My Struggle With Prayer

I have to be honest. I have always struggled with prayer.

Maybe my struggle has been with the way in which our culture has always portrayed prayer, as this redundant and repetitive exercise before meals and before bed, in which we ask God for things and then thank God for what we have.

I am not pointing fingers here.

In many ways, my wife and I have this regular, repetitive rhythm with our kids when we pray with one another each day.

And insofar as it goes, there is really nothing wrong with offering our petitions and thanksgiving to God in a regular daily rhythm, as we will soon see.

However, the issue is when that is the final destination of our prayer lives.

When we only pray to God as a genie, of sorts, who we go to in order ask for those things we want.

When we only pray to God as a blessing machine who needs to be thanked for all of our material wealth.

When the depth of our prayer lives can only be measured in singular, finite moments before a meal or before bed.

That is not God’s intention with prayer- to be a genie who grants our every wish and desire, to be viewed as a blessing generator who only offers goods and services for our consumption, or to only be addressed at fixed times throughout the day.

God’s intention for prayer is so much more dynamic, so much more encompassing, so much more intimate, so much more fulfilling, and so much more purposeful than anything we could ever imagine.

But it starts in a very intimidating place.

Always be joyful and never stop praying.

Or, as another version says… pray without ceasing

Wait.

What?

How do we even do that?
How do we pray without ceasing?
How do we make movements from praying a couple of times a day to praying all the time?

Even more, how is that even humanly possible?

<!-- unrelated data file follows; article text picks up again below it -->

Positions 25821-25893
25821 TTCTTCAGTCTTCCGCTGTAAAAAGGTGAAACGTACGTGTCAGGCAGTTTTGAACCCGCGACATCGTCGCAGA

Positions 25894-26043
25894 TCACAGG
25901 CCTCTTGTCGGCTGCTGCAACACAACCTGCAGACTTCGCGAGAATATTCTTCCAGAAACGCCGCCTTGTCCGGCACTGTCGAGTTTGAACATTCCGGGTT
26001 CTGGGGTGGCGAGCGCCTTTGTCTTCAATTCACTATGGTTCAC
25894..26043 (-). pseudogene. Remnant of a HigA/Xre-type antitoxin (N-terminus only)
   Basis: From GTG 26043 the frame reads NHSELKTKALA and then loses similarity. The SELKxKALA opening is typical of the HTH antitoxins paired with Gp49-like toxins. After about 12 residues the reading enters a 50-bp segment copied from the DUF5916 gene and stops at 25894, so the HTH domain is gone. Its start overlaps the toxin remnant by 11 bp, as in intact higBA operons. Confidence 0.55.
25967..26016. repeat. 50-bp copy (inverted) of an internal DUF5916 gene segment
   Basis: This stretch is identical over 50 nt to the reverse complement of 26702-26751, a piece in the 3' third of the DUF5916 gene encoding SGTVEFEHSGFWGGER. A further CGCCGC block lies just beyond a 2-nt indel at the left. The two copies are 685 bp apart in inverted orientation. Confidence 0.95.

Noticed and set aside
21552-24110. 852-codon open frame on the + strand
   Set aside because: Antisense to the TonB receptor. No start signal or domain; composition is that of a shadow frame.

Believe me. I get it.

One significant limitation we have is that there is only one word for the word prayer in the English language… and that word is… prayer. So when a person mentions prayer, one immediately thinks of folded hands, bowed heads, and words spoken to God.

However, an interesting thing happens when you begin to look at the languages, Hebrew and Greek, in which the Bible was written. You begin to quickly find that there are dozens of words for prayer, each meaning something slightly different from the others.

The Greek word used in the pray without ceasing verse is actually the most all-encompassing word for prayer in the entire Bible. It is the big dog of all prayer words, if you will.

The word is proseuchomai and it doesn’t just capture one single element of prayer, it captures every element of prayer– submission, confession, petition, intercession, supplication, praise, and thanksgiving.

And with that understanding, think about what the verse is actually saying to us.

Submit to God without ceasing.
Confess to God without ceasing.
Petition to God without ceasing.
Supplicate to God without ceasing.
Intercede to God without ceasing.
Praise God without ceasing.
Give thanks to God without ceasing.

But it even goes beyond that.

Proseuchomai means to come toward, to come face to face with God.

In proseuchomai, we do not find a distant god removed from our lives or a god who only wants our prayer a couple of times a day or a god who simply wants our wish lists or a god who just wants to hand out blessings to us.

Instead, we find a God who wants us to come close to him, to come face to face with him, and to bring it all, everything we have, everything we are, as a constant and continual intimate conversation with him with every single breath we take.

Ancient cultures believed that there was a sacredness in breathing, a sacredness in each person’s inhaling and exhaling. Jewish sages and scholars intimated that the sacred name of God, YHWH, could be heard with every exhalation of breath. So it was, in our first breath of life, YHWH breathed life and his name into our lungs. And with every subsequent breath in each of our lives, as we exhale, the sacred name of God is spoken.

Whether this is true or not is inconsequential, but it speaks to an incredible intimacy between us and YHWH. And, it is interesting to consider the words of Paul in Ephesians when he says to, “proseuchomai” in the “pneuma.”

The Greek word pneuma means spirit, wind, or breath.

To me, this paints an absolutely beautiful picture of prayer and intimacy with the Divine.

That in our spirit, and in the sacredness of every breath we take, there is a sweet communion with YHWH as we breathe in and breathe out, and as YHWH invites us to come closer, intimately close, face-to-face close, in humility to share our heartaches, our struggles, our hardships, our burdens, our insecurities, our requests, our celebrations, our praises, and our thanksgiving.